State and land-grant universities have more politically diverse faculties, he said. Langbert attributes this to large mathematics, science, and business programs, which hire more faculty from outside the northeast and, in his opinion, require more intellectual rigor.

“The soft humanities, which frankly are the least demanding intellectually — I don’t mean to say that as a disparaging thing — these are the fields that you can get by without reading. And they’re almost 100 percent Democratic. The more demanding fields have more intellectual diversity.”

Langbert stated that in ignoring intellectual diversity, colleges across the country, including Brooklyn College, are part of a “fundamentally corrupt system” that negates universities as places of discussion, provocation, and debate.

Some scholars dispute Langbert’s conclusions. According to Inside Higher Ed, 90.2 percent of American professors call themselves moderate or liberal. But a joint national study between Colby College, Harvard University, and the University of British Columbia found no significant political bias in doctoral admission programs. It concluded that doctoral students largely self-select, with liberals inclined to the humanities and conservatives choosing other disciplines. Another joint study between Pennsylvania State University and Elizabethtown College found that many conservatives choose non-academic careers long before graduate school.

The September 27 blog post was “not in any way related to [his] academic work,” Langbert said,  and he did not closely follow the Kavanaugh confirmation hearings. Rather than being a literal attack, it was intended to start a conversation about free speech and what it means to disagree.

“I gradually stopped caring about these conformist standards that have led to mediocre performance,” he said. “I decided to test the limits of those standards by making some insouciant remarks which were not meant, first of all, for widespread consumption. Even if they were, they were not meant seriously, and as a result someone began publicizing this.”

Langbert has found himself in hot water on college campuses before. In the early 1990s a fellow professor at Clarkson University accused Langbert of sexual harassment. He claims this was done in retaliation for a disagreement about hiring processes. The charge was dropped.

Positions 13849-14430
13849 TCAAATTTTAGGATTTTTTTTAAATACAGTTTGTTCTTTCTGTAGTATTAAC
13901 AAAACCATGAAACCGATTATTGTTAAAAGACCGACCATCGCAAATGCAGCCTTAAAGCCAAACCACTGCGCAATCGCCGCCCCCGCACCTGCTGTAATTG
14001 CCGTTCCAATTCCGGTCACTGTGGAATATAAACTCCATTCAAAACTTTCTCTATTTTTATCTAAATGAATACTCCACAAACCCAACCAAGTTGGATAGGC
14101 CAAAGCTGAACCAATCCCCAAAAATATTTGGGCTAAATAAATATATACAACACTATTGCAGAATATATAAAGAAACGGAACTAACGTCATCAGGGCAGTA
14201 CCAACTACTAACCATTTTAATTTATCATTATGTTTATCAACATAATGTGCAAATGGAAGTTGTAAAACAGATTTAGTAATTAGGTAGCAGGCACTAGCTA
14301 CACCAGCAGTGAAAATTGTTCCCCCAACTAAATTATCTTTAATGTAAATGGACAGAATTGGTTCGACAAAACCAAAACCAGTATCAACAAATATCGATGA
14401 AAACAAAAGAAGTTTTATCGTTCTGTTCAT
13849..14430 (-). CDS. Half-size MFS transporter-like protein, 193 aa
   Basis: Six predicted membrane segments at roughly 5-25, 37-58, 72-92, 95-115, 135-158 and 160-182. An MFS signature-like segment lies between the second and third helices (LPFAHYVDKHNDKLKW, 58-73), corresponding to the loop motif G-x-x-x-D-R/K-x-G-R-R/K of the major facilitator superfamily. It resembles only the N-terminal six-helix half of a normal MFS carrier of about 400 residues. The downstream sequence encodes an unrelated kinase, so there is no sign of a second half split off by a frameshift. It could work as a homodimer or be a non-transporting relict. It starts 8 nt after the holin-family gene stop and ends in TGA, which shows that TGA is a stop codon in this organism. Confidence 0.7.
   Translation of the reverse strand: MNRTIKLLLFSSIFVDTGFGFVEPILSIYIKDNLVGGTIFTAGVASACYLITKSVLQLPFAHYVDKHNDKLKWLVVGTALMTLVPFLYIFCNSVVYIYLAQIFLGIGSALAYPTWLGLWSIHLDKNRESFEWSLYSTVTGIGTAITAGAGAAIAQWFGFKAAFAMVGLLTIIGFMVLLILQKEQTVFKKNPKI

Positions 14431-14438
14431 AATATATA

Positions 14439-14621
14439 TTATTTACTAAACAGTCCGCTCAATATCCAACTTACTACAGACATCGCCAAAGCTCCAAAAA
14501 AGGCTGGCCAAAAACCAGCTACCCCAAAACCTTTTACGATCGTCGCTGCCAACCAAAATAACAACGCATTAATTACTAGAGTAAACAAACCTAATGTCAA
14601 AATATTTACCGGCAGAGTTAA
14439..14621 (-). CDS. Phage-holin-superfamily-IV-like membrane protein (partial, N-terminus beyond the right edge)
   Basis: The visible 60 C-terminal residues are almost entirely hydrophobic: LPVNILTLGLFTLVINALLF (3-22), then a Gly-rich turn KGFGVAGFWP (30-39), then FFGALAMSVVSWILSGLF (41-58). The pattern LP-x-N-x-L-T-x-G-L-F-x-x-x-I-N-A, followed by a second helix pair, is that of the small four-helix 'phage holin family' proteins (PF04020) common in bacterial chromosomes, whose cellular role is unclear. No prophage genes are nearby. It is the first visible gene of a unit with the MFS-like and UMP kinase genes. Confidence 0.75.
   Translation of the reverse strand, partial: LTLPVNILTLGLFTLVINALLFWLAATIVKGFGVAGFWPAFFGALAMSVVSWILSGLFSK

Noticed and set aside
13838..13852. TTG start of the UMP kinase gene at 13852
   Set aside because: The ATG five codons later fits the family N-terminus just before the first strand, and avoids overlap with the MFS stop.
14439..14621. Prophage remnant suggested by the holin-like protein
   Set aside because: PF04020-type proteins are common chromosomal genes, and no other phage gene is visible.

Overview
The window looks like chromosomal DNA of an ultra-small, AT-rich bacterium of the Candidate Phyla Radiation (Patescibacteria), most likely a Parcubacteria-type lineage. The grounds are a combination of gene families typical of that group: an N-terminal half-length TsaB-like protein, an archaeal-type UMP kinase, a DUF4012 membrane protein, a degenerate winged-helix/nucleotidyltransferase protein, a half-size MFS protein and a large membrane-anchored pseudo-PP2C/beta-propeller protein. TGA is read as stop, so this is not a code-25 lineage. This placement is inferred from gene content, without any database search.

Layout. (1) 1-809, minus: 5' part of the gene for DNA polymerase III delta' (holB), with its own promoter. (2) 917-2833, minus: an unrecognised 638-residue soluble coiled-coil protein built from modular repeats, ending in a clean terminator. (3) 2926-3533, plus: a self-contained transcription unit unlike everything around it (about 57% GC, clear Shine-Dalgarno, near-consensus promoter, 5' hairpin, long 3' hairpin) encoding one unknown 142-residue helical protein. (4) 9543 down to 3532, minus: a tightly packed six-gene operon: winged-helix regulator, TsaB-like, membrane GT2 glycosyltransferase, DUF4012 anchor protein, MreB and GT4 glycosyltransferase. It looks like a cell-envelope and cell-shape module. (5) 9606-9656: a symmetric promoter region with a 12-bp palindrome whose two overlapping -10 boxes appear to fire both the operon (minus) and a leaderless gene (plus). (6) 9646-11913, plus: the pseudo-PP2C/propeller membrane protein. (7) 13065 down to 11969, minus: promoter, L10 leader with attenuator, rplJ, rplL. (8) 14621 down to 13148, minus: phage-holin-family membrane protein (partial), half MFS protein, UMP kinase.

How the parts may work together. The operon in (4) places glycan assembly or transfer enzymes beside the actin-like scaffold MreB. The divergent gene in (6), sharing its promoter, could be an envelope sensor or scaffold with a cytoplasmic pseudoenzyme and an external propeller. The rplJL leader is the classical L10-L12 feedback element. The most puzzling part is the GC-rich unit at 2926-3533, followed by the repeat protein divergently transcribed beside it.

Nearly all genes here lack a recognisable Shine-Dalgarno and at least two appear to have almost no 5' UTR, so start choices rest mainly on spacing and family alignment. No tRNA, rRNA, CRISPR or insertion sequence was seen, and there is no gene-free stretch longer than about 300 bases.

He was then fired from Dowling College in Oakdale, NY,  after what he called an effort to expose its “corrupt” nature. (Dowling closed abruptly in 2016 after years of financial irregularities, leaving a $54 million debt.)

Langbert taught at Iona College from 1996-98, and was an adjunct professor at NYU from 1996-2009.

He twice brought an attorney onto the Brooklyn College campus after defamatory allegations were made against him. In 2003, a faculty member accused Langbert of prejudice against Arabs and Hispanics, and named his father-in-law as an organized crime figure. The charges could not be substantiated. Langbert subsequently switched to teaching solely on weekends, and has maintained that schedule ever since.

In 2014, a student claimed to have video of Langbert making racist remarks in class. No video or audio was produced, and the allegation was dismissed.

In the wake of his blog post, Langbert faces acute anger from Brooklyn College women, many of whom were in attendance for last Thursday’s protest, holding signs with phrases like “Yes Means Yes, No Means No” and “Assault is Not a Joke”. Langbert dismissed their concerns.

“I’ve taught for 20 years, and I’ve had thousands of female students and I’ve never once had a complaint that I made anyone feel uncomfortable,” he said. He called the anger “a concocted lie made up by people who have no interest in the truth whatsoever.”